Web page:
Further readings for the Carl Zeiss Distagon T 35mm f/1.4 ZE Canon
To provide photographers with a broader perspective about mobiles, lenses and cameras, here are links to articles, reviews, and analyses of photographic equipment produced by DxOMark, renown websites, magazines or blogs.
After comparing the imaging chain of the full-frame Canon EOS 5D Mk III across a raft of lenses, we’ve now turned our attention to the APS-C format EOS 700D / REBEL T5i / Kiss X7i. The 18.1-Mpix ‘Hybrid CMOS’ sensor in this camera is similar to those of the same size and pixel count used in the firm’s other models, including the semi-pro EOS 7D, so it may still be of interest even if you don’t own a EOS 700D / REBEL T5i / Kiss X7i.
This is the first in a series of reviews rounding up the Lens Metrics Scores on 35mm primes for Canon, Nikon and Sony. We start by looking at options for Canon EF, and with several own brand and 3rd-party options on the market, there are plenty of choices available. Ranging in price from $320 to $1843, however, it’s tough to decide which one is best for you. So let’s take a closer look at image quality, features and value for money to help you decide.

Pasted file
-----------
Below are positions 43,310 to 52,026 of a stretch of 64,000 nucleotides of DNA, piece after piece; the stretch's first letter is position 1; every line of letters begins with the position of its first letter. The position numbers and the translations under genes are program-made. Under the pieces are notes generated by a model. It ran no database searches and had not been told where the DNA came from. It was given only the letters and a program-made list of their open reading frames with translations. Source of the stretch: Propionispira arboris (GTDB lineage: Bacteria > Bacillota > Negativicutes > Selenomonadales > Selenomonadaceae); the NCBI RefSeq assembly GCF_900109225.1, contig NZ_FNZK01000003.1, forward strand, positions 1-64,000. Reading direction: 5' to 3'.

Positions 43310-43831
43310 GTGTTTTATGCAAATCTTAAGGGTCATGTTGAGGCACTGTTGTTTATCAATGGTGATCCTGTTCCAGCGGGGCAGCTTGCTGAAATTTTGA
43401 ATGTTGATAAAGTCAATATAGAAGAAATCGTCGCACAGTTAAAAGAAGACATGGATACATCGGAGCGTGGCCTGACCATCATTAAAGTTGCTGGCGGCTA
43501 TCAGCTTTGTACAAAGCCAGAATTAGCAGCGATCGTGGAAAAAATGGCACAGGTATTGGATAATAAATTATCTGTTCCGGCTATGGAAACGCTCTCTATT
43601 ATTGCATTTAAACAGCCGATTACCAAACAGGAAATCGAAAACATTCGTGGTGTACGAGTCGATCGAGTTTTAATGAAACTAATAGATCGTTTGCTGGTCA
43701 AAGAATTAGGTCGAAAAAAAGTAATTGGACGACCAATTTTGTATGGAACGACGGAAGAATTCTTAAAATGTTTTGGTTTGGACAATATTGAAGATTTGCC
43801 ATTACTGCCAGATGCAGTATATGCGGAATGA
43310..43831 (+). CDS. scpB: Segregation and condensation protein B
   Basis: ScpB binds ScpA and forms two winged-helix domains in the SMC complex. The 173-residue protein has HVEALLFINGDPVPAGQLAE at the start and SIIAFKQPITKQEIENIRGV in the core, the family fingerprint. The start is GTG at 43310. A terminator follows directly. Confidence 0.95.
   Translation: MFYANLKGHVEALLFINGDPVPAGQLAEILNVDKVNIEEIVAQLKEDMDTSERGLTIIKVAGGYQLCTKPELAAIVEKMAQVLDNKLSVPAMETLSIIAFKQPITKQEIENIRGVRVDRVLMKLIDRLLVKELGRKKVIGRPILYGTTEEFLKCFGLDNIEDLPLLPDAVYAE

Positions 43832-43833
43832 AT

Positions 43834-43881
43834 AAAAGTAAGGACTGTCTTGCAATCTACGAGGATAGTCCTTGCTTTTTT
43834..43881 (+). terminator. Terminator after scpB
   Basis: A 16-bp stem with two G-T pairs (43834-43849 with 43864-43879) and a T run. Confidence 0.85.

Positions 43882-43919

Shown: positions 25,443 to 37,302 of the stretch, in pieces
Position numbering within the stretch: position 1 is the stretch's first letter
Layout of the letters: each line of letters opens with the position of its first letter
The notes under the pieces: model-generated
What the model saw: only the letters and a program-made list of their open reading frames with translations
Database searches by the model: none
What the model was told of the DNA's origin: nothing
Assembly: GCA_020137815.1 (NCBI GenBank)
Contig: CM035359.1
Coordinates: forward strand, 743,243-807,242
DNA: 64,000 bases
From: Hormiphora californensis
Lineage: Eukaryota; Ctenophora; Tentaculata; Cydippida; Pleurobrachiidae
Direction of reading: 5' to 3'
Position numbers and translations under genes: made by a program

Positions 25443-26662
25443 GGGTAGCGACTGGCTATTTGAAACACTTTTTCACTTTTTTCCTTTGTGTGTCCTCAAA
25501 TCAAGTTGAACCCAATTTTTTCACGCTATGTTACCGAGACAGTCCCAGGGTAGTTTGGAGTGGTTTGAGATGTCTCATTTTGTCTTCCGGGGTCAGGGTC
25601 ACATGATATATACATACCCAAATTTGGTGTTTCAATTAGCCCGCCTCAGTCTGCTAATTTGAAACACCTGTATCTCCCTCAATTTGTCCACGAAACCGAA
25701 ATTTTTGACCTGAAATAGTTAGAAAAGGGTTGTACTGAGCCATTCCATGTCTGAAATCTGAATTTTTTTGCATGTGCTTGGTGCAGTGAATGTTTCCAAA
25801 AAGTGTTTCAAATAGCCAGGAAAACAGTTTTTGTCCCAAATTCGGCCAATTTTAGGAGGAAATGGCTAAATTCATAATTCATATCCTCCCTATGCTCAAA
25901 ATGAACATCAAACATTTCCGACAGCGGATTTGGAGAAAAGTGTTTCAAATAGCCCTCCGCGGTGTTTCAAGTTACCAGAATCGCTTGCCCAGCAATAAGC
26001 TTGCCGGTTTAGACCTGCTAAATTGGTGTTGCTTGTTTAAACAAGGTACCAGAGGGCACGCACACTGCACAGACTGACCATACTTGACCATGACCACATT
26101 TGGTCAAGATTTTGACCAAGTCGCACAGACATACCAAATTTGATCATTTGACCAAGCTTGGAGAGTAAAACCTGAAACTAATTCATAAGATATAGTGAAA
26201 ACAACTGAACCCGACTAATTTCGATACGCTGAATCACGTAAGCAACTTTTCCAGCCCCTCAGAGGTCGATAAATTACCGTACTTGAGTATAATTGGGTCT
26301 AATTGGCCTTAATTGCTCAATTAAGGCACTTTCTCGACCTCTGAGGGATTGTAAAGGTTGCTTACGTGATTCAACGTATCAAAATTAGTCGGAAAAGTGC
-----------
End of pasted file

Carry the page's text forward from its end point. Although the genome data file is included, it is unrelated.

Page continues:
Canon were busy in 2012 releasing three wide-angle primes, the EF 24mm f/2.8 IS USM, EF 28mm f/2.8 IS USM and EF 35mm f/2 IS USM, on to the market. The latest launched in November 2012 was the Canon EF 35mm f/2 IS USM as an updated version of the original that dates back to 1990. Featuring Image Stabilization, Canon’s USM Ultrasonic autofocus motor, a ‘fast’ f/2 maximum aperture and wide-angle focal length, it looks a great option for Canon shooters into landscape or architectural photography.
As tested on the Nikon D3X the Samyang has a much higher score than the other two according to DXO mainly due to higher resolution and uniformity over the whole image field. Yet, looking at the use case scores - the star ratings - the Zeiss 35mm/1.4 has a higher rating for landscape than the other two lenses. It doesn't make sense to me.